In November 2019, Maze ransomware operators started a new trend of stealing victims’ data and threatening to leak it in case the ransom was not paid. This trend was soon followed by several other groups, such as DoppelPaymer and REvil. Recently, the SunCrypt ransomware utilized a new tactic to extort its victims, which may be the beginning of yet another new trend in ransomware threats.

What happened?

SunCrypt ransomware recently started to target its victims with DDoS attack threats to force its victims into a negotiation for restoring the encrypted data.
  • During a recent ransomware attack on an unnamed organization, when negotiations stalled, affiliates of SunCrypt ransomware started a DDoS attack on the victim's website.
  • During the attack, the ransomware’s Tor payment link displayed a message that the DDoS was carried out by SunCrypt and will continue until the victim completes the negotiations.
  • When negotiations restarted, the ransomware operator agreed to turn off the DDoS attack. In this specific incident, this tactic eventually forced the victim to pay the ransom.

Recent attacks by SunCrypt

  • In mid-September, SunCrypt ransomware targeted the University Hospital New Jersey, breaching around 240 GB data and leaked 1.7 GB (around 48,000 documents).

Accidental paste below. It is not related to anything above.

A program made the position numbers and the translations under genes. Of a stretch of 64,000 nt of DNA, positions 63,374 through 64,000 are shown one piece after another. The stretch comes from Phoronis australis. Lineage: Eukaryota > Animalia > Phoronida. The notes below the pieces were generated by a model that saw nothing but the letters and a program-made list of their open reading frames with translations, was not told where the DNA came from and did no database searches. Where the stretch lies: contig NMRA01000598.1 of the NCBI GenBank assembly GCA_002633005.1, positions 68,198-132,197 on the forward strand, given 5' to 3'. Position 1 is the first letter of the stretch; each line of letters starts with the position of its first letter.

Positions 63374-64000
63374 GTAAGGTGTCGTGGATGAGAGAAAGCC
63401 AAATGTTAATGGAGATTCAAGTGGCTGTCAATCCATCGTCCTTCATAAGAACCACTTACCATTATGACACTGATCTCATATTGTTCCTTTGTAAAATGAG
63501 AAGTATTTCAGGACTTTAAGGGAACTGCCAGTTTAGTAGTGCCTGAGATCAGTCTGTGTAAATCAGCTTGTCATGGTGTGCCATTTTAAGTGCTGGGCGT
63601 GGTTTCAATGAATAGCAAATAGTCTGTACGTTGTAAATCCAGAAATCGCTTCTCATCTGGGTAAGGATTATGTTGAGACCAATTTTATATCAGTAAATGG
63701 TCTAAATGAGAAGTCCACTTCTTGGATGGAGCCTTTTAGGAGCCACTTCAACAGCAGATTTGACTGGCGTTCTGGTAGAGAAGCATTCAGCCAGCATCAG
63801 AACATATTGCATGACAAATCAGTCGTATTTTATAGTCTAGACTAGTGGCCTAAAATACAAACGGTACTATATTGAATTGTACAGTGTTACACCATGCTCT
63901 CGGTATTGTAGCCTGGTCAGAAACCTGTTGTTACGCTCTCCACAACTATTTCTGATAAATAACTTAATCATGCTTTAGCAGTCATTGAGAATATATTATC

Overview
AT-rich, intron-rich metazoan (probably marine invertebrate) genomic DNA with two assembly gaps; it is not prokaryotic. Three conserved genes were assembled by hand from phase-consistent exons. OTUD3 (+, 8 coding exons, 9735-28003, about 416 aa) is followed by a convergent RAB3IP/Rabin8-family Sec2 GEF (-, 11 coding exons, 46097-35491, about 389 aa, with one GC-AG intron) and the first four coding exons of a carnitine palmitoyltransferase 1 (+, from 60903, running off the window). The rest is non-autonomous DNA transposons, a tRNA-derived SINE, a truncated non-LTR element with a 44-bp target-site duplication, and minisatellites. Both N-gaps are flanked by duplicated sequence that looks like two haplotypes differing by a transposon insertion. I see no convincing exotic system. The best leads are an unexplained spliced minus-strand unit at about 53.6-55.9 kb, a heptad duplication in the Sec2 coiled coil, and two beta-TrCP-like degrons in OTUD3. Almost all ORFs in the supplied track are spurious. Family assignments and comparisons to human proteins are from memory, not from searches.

• At the beginning of September, the Haywood County School district disclosed that it was targeted by SunCrypt, who had published 5 GB of the stolen data after failed negotiation.

The Maze conflict

In August, SunCrypt claimed to be joining the Maze cartel sharing attack infrastructure. However, the Maze group later denied this claim, stating that they had no affiliation with SunCrypt.

Ending notes

Any victim organization is pressurized to pay the ransom when their data is locked, leaked, and eventually when the infrastructure is hit by DDoS attacks. Ransomware operators are trying out all possible tricks, which is a concerning factor for security agencies around the globe.

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